Mixed feelings over HIV prevention gel…

// 25 February 2008

On the one hand I am ecstatic that researchers seem to have got a step closer to finding a new way to prevent the spread of HIV. On the other hand I am saddened that scientific research again privileges men’s rights over women’s bodies.

Lets take the negative first – creating something that means women don’t rely on men’s willingness to use a condom is a double edged sword. Yes it means more ability to protect themselves but it also means less in ability to protect oneself from other sexually communicable issues including pregnancy. Plus it’s looking at the problem from the wrong perspective – the problem isn’t that women can’t protect themselves but that men feel it’s fine to insist on unprotected sex and will enforce that through violence and coercion. That’s the real problem. I can forsee two things happening here which distress me greatly. One is men claiming their coerced sex or rape was “less bad” because they used this new gel and two women being blamed if they contract HIV now there is a new preventative method available (or at least will be soon).

Take this quote from the article….

Scientists are grappling for a means by which women, who are physically more at risk from AIDS infection than men, can protect themselves without having to rely on male consent to wear a condom.

From News Info

This hides the fact that women’s physical vulnerability is also because HIV is more easily transmitted through broken tissue such as that which occurs during a rape (not ignoring that male-to-female transmission is biologically easier than female-to-male transmission). Providing another tool in the kit of denials to wear a condom isn’t necessarily the best way forward.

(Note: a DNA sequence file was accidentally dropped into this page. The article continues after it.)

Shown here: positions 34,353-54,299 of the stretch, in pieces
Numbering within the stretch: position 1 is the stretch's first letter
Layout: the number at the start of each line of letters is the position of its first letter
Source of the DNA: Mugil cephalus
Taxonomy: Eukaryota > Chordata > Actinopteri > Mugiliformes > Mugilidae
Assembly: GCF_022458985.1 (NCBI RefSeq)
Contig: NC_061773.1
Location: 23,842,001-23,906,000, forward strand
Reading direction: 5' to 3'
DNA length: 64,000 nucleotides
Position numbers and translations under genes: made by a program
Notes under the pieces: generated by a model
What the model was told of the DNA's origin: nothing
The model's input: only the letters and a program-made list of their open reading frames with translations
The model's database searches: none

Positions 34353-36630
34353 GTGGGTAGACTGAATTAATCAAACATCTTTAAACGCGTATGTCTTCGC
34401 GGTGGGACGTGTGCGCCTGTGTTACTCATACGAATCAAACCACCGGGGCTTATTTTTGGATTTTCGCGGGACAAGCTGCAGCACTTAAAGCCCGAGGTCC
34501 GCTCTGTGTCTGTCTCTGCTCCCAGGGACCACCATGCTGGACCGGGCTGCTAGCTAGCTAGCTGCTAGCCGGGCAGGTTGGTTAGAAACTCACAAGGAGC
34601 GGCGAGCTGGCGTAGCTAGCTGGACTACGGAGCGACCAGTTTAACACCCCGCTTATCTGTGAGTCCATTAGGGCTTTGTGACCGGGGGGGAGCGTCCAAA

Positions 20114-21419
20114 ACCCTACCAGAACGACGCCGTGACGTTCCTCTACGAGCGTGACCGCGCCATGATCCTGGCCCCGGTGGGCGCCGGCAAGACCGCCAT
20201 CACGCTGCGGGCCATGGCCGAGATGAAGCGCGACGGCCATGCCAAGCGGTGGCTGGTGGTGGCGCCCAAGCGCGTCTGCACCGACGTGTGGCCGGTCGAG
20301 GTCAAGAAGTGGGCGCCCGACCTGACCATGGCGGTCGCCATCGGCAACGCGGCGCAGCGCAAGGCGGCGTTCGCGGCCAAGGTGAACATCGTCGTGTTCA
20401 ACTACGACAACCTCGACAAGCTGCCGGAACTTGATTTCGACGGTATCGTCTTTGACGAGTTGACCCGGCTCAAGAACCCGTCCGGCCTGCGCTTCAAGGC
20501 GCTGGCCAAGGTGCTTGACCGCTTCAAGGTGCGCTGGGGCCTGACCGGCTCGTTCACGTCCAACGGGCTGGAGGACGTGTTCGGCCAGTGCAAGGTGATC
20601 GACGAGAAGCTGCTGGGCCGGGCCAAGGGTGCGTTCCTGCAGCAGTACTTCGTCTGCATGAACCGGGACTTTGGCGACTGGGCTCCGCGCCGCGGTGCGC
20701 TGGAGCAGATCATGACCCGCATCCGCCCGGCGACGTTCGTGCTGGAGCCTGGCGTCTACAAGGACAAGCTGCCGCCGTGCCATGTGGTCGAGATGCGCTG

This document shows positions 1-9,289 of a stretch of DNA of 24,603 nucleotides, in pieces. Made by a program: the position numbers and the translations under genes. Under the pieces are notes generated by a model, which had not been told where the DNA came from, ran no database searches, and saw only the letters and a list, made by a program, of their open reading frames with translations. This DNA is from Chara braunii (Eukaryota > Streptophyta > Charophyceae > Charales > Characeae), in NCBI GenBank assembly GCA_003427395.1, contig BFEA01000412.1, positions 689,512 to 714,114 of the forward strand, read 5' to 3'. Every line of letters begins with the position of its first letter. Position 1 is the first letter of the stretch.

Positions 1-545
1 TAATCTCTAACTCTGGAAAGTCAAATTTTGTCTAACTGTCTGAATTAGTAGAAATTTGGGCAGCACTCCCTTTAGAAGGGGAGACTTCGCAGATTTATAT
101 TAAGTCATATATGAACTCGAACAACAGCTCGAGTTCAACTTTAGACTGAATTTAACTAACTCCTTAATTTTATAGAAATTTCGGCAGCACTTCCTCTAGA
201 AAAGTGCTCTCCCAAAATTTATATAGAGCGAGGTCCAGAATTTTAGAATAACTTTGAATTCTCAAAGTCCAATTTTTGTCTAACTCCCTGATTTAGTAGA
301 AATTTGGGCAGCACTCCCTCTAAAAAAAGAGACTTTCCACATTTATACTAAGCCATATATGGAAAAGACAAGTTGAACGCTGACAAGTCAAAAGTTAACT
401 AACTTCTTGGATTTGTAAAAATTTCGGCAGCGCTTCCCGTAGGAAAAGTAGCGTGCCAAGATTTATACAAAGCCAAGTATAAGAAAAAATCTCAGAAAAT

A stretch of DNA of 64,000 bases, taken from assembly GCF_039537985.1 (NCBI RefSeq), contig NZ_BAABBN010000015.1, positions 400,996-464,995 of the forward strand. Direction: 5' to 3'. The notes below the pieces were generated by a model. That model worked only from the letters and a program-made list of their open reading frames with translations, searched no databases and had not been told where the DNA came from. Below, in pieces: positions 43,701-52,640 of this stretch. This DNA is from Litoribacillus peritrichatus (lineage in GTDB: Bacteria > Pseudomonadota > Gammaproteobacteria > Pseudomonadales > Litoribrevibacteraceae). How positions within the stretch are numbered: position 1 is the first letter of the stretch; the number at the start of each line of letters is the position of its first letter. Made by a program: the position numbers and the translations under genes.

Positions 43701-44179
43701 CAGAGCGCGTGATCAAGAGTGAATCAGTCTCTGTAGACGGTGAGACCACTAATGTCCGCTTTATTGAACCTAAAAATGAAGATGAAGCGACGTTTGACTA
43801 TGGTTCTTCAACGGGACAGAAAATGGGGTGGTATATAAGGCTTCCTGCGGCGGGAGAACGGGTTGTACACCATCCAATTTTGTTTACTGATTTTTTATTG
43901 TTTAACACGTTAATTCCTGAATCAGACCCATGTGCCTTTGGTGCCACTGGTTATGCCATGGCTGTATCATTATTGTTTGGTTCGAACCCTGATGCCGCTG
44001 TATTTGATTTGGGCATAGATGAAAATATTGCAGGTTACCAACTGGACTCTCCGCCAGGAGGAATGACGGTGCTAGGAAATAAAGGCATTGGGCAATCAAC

On the other hand I am glad the research is continuing…but, word of warning, all they have found so far is a gel which is apparently not harmful to women, it’s rates of success in preventing HIV transmission have not yet been assessed.

Comments From You

Helen // Posted 26 February 2008 at 10:46 am

There are other advantages of topical microbicides (the HIV-prevention gels) – they are relatively cheap to make (compared to anti-retroviral therapy, the drugs given to people like health care workers who get needle-stick injuries). They are easily transportable.

The idea behind them is finding something that is viable in the developing world. (Especially since a vaccine is looking further a further away with every new study…) They are based on several cynical but sadly, probably quite realistic ideas – that rich countries probably won’t ever shell out loads to give the best drugs to poorer countries; that plenty of cultures don’t give women a say in their sex life, particularly after they’ve married someone – if he wants sex, he gets it; and that in many cultures a large proportion of people may be HIV positive but still want children, so they need a way of having sex.

I do take your point, and obviously I don’t feel it’s ok for women to be forced or coerced into sex, by their husband or anyone else. But at the same time, health care research must, if it is to be any use, look for solutions for the world we actually live in, not the one we want to. I hope there will be a day when all women can control their own sex lives, but I don’t want to wait until that day to prevent them from getting HIV, if it can be done sooner.

In terms of its actual efficacy, the gels are getting better. They aren’t and probably never will be 100% effective, as they aim to prevent transmission rather than actually killing the virus. But – as mentioned above – sadly the researchers are probably right that us rich countries won’t pay for anything better than bog-standard for people we’ve never met. And something is better than nothing.

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